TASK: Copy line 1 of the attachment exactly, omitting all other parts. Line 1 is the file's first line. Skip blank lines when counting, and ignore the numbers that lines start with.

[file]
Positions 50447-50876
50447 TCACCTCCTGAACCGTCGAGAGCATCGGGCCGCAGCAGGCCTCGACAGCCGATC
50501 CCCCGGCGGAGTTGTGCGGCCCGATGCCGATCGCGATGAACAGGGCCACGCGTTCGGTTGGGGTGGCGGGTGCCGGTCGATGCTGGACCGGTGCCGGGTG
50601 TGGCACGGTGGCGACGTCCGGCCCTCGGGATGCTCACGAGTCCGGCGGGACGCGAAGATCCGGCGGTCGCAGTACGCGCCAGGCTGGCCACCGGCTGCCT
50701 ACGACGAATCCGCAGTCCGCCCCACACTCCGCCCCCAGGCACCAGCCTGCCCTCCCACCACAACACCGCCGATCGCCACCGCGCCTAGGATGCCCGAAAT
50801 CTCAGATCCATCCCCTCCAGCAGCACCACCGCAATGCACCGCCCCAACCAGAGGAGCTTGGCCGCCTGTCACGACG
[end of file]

Positions 50447-50876